Saturday, November 21, 2009

Weekend treats

This weekend I've treated myself to a cake from my favorite DC bakery, Furins.
Chocolate cake with kahlua butter cream frosting and raspberrys -yum!!
Of course 1/2 of the taste is in the presentation! So my favorite wedgwood cuckoo pattern was used along with a royal doulton cake platter, wedgwood cobalt jasperware cream & sugar and limoge underplates.

I hope everyone has a delicious weekend!

Thursday, November 19, 2009

Chinoiserie at the Louvre

One of the MUSTS for me in Paris was to visit the galleries of the Musee des Arts Decoratifs at the Louvre. It did not disappoint with an emormous collection, each piece more amazing than the last. The museum fills an enormous wing of the Louvre with one collection (by period) per floor. I was most excited to visit the collection of 18th century arts where we spent most of our time; and you can't have a display of 18th century decorative arts without some chinoiserie.A small display showed off the best of the best. Displayed against red lacquer panels, I think my favorite aspect was how colorful it all was!Above you see a lot of items that show the rococo influence also popular at the time. Chinoiserie really gained stride through rococo as the fantasty of it really mixed well with the design style's ideals. However, by the late 18th century, strict neoclassicism was in vogue and fanciful chinoiserie was mostly out. Chinoiserie wasn't about accurate Chinese design but rather a westerner's take on it: theater.The movement of chinoiserie really began with the import of china from the 'far east' in the 17th century and spread from there to include other household items, even entire buildings (although the style was mostly relegated to follies or particular rooms).Chinoiserie was especially popular in France, thanks in part to Louis XIV and Madame du Barry who had a special fondness for it. Even the term is French (chinese-esque)!
Later the theme began to include exotic 'Turkish' touches as well, although I didn't see much evidence of that in the collection.I'll end with this fantastic French barometer / thermometer which was in a case with a lot of china (which you know I loved). Small statues of men are housed in a pagoda form, on which rests a small tube of mercury (see it between the 2 statues at the base). Now if only I could find something like this on ebay......
For more on chinoiserie read a great summary on Wikipedia
and see current applications of the again popular style online at the Chinoiserie Chic Blog!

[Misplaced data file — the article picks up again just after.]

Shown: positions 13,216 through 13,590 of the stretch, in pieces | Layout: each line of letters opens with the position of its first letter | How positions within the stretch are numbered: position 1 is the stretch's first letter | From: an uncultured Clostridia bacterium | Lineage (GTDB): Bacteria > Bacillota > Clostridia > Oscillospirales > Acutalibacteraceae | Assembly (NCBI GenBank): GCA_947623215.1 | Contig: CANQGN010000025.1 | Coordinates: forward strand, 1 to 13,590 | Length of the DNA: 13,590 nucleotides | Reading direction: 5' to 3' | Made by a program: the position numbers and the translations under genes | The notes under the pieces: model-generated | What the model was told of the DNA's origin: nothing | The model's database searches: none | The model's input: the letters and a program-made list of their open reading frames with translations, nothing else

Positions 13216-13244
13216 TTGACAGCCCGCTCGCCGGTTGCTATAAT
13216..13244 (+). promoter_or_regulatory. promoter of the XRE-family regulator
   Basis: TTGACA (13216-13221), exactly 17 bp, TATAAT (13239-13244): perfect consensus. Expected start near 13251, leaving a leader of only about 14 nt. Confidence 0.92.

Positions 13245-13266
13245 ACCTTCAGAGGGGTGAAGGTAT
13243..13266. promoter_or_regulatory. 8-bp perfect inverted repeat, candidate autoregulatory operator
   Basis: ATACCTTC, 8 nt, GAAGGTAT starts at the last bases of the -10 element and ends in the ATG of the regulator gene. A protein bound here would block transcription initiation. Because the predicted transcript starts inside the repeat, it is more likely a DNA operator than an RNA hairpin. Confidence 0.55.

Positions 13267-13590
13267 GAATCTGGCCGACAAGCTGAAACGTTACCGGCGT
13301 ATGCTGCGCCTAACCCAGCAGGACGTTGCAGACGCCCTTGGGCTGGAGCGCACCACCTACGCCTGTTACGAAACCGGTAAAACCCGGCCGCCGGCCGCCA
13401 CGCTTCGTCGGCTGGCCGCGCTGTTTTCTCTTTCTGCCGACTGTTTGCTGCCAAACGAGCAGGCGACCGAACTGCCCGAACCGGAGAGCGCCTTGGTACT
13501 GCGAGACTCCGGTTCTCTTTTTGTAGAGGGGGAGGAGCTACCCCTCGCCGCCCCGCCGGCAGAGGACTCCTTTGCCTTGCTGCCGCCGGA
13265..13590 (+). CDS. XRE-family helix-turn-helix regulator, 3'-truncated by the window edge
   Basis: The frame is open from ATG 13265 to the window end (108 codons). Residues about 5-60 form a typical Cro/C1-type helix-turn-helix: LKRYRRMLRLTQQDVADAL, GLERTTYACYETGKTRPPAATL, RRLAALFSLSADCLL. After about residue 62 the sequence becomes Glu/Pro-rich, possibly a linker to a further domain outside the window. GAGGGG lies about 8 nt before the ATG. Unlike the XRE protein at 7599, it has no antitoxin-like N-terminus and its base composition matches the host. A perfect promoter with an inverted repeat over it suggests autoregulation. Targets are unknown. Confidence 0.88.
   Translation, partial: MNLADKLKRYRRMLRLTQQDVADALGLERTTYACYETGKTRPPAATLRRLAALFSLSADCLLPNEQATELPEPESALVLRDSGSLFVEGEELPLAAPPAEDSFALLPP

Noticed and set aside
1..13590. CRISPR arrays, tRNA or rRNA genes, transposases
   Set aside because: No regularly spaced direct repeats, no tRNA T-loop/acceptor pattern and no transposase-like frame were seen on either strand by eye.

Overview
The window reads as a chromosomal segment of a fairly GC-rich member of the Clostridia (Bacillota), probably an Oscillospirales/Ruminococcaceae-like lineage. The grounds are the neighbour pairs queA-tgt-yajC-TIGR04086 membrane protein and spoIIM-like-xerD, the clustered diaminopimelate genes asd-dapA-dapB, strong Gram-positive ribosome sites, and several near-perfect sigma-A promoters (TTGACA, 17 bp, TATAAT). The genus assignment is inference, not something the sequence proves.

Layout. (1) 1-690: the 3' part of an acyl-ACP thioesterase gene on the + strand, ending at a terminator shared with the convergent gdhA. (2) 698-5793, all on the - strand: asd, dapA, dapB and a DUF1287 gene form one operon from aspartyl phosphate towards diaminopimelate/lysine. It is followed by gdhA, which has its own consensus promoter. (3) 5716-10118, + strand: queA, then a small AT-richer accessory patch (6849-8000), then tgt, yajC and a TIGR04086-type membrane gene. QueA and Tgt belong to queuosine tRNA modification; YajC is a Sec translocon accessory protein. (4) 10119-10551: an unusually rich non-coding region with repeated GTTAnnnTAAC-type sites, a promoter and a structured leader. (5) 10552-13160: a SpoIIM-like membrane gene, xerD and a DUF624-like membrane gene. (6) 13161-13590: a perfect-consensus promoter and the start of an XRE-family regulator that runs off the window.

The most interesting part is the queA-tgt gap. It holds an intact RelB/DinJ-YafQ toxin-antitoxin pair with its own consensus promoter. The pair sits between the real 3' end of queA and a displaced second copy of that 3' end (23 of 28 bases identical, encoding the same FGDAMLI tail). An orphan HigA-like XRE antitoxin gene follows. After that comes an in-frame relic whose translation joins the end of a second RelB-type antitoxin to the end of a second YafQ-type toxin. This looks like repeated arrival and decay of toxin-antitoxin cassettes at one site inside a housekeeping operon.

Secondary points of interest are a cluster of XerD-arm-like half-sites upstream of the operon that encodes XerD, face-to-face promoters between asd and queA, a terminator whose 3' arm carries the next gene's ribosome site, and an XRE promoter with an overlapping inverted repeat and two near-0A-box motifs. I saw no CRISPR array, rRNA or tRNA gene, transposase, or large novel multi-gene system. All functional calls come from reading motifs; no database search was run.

Wednesday, November 18, 2009

Institut de France

All this talk lately of new words being added to the English Dictionary (the verb unfriend via facebook?) reminded me of the Academie Francaise which has been in charge of the official French dictionary since being founded by Cardinal Richelieu in 1635. The 5 acadamies of the Institut de France (of which the Academie Francaise is the most famous) have been headquartered since 1805 in an amazing Baroque Palace from 1688 which dominates the skyline of St. Germaine along the Seine. It was originally built as the College of four Nations (a college meant for only 60 young noblemen from 4 acquired provinces) with money bequeathed to Louis XIV by Cardinal-Minister Mazarin.In the above photos, you see the front facade which faces the Seine. The amazing dome or cupola and public square were designed by the architect Louis Le Vau to relate with and complement the Louvre directly across the river.The rear portion is not as imposing but no less grand. These small streets curve around it and are full of lots of treasures to discover: parks, restaurants & charming shops.We always knew we were close to the hotel (and a Laduree snack break!) when we saw the beautiful dome.In these close up shots, you can see a building that is designed in a most refined manner and wears its' age and the building techniques of the 17th century well. The rear of the building is quite plain with the fine carving being reserved for the front facade (detail seen below).We had a direct view of this dome from our hotel room, 2 blocks away, and it was an amazing site to wake up to every morning....And watch during the sunset in the evening. Yet another reason St. Germaine was my favorite neighborhood!

Monday, November 16, 2009

John Derian's "stuff"

In the December 2009 issue of Vanity Fair (which smells really good this month, or am I crazy? Like the entire magazine is one big perfume ad), John Derian weighs in on his 'stuff' in the monthly column. I wrote about a visit I paid his beautiful store in Provincetown, Massachusetts HERE.Above is the decoupoge dish I purchased and holds my keys while home. Needless to say, I was so excited to read what his favorite products were as he has sold me some of mine!
I was happy to note he uses the same kiehl's products as me (I really love the amino acid shampoo seen above and highly recommend it) and he of course notes the Astier de Villatte products that he sells in his stores that I've grown addicted to myself.